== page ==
Why Ukraine Doesn’t Have Nuclear Weapons

Just the idea that a country has nuclear weapons — and is willing to use them — is a strong statement of defense. It’s a big reason why the U.S. and the USSR were considered so powerful and seen as nations not to be trifled with for so long, because they could theoretically atomically annihilate anyone who crossed them, including each other. There isn’t anything that really trumps nuclear weapons, so why did Ukraine give up the guarantees of national protection that come with atomic ownership? It’s because in the wake of the Cold War’s end, and the tremendous relief it brought when nuclear armageddon had been seemingly avoided, former Soviet republics willingly denuclearized in favor of a less lethal, less heated approach to national security.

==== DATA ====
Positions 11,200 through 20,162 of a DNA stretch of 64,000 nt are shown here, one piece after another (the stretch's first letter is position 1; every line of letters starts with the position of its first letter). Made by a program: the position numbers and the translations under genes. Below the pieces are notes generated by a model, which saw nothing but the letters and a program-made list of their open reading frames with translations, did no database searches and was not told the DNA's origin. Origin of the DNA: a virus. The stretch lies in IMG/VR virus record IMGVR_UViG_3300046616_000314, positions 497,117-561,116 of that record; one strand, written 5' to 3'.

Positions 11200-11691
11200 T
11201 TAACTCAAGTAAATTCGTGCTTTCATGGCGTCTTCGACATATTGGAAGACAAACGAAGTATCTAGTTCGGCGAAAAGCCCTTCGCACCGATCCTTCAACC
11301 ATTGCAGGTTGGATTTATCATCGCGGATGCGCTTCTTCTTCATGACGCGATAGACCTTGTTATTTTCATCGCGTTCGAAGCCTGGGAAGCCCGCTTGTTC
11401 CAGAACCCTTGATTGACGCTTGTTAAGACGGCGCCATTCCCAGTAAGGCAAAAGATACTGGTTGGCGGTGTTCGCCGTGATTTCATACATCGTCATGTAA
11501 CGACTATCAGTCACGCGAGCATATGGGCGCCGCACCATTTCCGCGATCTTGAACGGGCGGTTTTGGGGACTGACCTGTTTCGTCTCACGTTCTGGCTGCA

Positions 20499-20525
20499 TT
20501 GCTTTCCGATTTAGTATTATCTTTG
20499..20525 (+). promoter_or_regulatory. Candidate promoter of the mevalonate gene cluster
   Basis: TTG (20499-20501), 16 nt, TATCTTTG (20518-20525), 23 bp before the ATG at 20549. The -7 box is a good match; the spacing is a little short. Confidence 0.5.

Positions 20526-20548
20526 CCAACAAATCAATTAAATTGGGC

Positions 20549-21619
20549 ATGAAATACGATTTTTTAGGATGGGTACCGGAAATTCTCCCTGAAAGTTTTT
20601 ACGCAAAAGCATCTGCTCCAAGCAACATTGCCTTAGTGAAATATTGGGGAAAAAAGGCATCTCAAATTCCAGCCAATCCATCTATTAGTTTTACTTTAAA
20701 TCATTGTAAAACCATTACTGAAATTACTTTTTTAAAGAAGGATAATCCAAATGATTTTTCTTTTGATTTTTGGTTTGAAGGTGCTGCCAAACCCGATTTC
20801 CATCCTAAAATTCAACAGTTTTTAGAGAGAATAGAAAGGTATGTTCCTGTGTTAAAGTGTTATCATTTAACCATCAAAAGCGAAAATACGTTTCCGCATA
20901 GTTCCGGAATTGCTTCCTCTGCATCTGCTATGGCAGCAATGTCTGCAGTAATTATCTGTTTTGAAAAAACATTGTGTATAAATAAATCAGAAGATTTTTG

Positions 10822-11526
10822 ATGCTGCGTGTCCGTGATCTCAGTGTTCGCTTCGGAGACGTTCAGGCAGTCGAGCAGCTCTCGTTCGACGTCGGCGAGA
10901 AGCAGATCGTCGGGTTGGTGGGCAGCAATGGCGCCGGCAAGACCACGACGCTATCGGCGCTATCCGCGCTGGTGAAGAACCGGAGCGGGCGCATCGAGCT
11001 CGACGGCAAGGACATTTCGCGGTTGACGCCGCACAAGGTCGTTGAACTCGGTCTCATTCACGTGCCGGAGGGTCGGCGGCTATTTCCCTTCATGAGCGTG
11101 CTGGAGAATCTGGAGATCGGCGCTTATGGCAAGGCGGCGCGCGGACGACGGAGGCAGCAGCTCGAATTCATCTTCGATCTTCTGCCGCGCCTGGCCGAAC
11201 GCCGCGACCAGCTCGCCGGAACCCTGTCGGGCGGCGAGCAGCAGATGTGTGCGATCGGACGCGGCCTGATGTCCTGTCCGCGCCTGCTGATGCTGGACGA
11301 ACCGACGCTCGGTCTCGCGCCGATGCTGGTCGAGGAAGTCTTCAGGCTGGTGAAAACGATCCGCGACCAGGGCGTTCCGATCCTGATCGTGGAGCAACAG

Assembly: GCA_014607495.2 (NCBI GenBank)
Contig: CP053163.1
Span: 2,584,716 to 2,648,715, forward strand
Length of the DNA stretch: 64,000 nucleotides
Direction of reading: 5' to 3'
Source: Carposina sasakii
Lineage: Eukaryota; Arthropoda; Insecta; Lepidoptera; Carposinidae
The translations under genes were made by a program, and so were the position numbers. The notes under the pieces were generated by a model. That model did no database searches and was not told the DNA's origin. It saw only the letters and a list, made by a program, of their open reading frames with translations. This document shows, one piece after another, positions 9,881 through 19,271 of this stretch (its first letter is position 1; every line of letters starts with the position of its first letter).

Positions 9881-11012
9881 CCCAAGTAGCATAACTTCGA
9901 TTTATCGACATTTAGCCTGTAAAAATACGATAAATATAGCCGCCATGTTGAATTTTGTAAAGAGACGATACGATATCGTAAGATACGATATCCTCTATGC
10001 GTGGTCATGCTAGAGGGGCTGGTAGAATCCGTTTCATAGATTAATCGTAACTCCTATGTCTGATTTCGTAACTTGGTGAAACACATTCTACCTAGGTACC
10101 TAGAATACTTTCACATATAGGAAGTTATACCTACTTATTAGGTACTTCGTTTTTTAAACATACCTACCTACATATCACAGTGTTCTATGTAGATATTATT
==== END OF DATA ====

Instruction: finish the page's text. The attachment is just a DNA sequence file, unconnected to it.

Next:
In 1994, Ukraine’s highest governmental officials, according to NPR, signed the Budapest Memorandum. The United States and the United Kingdom, also agreed to the document, pledging security, in the form of military and other forms of stiff protection, to Ukraine. In other words, by giving up its nuclear weapons, Ukraine got a guarantee from the mighty U.S. and U.K. that they’d be protected by any outside threat.

However, and this is where things get tricky, another country also signed the Budapest Memorandum: Russia. The country that swore to protect Ukraine is the same one that invaded it in early 2022.

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